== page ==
Ed Selley  |  Sep 27, 2011  |  0 comments
Rotel RC-1580/RB-1582 Lots of power, lots of features – but also plenty of good quality sound to get worked up about f this test were principally about specifications, the other manufacturers might as well not have bothered submitting kit at all. The RB-1582 puts out nearly twice as much power as most of the other amps in the group, while the RC-1580 offers more inputs, more sophisticated switching, tone controls, MM and MC phono as standard, headphone output. . .
Ed Selley  |  Sep 27, 2011  |  0 comments
Electrocompaniet ECI 5 MkII Big and powerful, but calm and unfussed almost to a near-Buddhist extent It’s certainly imposing, and its non-standard width of 470mm may require some thought about siting it, but then maybe that’s just indicative of the Electrocompaniet way of doing things – not by anyone else’s book. The company has a long history of being original, going back to the days in the 1970s, when its genesis lay in Matti Otala’s documenting of TID: Transient Intermodulation Distortion. TID is now largely water under the bridge, component and design developments having ensured its demise as an issue in any decent audio amp, but Electrocompaniet continues to take an individual line on audio electronics and has a strong following as a result. Control of the unit is individual, too.
Ed Selley  |  Sep 27, 2011  |  0 comments
Rega Elicit The latest amp under this name is a sophisticated performer with singularly purposeful rhythmic flow The original Elicit, we were astonished to be reminded, appeared in 1990. Any resemblance to the current amp is superficial at most, as this design is new in concept, specification and design. It’s an 80-watt-rated amp built into a familiar-looking Rega case. In common with most current Rega electronics, it incorporates a heatsink on the underside: but since that’s not adequate in that position for two 80-watt channels there are also internal heatsinks at each side of the chassis.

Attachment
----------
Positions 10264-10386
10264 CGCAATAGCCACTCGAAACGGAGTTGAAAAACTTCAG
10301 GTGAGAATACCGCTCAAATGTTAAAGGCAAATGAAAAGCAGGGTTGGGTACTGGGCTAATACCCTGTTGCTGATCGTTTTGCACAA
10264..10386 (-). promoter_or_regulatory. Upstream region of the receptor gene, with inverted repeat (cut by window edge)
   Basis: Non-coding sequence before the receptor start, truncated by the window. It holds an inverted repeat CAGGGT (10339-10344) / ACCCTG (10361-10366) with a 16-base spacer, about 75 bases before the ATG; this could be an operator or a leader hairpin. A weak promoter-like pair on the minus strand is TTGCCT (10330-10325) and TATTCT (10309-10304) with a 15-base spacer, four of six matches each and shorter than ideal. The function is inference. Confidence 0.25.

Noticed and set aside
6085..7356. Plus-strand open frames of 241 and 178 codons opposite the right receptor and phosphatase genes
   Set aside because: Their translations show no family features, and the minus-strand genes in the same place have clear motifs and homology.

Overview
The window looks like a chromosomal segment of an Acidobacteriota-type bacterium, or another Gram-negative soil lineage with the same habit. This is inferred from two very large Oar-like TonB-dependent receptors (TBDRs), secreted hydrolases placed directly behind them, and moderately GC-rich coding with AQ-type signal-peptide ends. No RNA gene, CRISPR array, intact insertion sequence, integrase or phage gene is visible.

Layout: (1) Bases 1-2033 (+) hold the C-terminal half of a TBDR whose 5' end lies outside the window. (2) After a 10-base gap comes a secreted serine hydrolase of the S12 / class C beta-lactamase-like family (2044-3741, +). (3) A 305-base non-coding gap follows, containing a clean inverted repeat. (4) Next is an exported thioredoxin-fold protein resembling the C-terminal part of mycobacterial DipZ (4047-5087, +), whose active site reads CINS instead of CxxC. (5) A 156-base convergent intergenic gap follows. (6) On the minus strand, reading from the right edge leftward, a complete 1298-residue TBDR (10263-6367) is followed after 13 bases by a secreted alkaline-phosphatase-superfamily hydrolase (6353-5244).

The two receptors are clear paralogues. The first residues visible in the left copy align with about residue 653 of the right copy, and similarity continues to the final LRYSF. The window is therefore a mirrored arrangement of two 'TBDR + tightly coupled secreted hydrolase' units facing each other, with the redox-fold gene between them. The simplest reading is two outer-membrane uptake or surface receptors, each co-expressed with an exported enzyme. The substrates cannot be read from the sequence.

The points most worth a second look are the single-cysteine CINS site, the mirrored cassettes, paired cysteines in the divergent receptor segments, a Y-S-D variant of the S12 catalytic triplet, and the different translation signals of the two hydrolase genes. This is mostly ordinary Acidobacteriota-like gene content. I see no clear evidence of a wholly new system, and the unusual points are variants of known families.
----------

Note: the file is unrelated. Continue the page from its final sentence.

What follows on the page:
Ed Selley  |  Sep 07, 2011  |  0 comments
Code Red Triangle's new Color range sees a lower price of entry for the French marque. Ed Selley reckons the future’s bright for the popular brand Triangle speakers rarely look anything other than distinctive – it’s a range that usually manages at least one quirky styling feature in any given model. The Color range is the new entry level to Triangle ownership and at this price point, distinctive styling touches are a little harder to achieve. Triangle’s solution is simple enough; the Color is available in three gloss finishes including the eye-catching fire-engine red (pictured).
Ed Selley  |  Sep 06, 2011  |  0 comments
Chip off the old block The long-awaited successor to the legendary 8000A is here: Richard Black finds out how it compares to the class of 2011 Audiolab: the brand that launched a thousand hi-fis. Many thousand, indeed. For many years towards the end of the 20th century, the Audiolab 8000A was the integrated amp to own as part of a decent-to-aspirational system and indeed plenty are still doing sterling service. After the success of the 8200CD (see HFC 340), we were even more keen to meet the successor to the 8000A; the 8200A.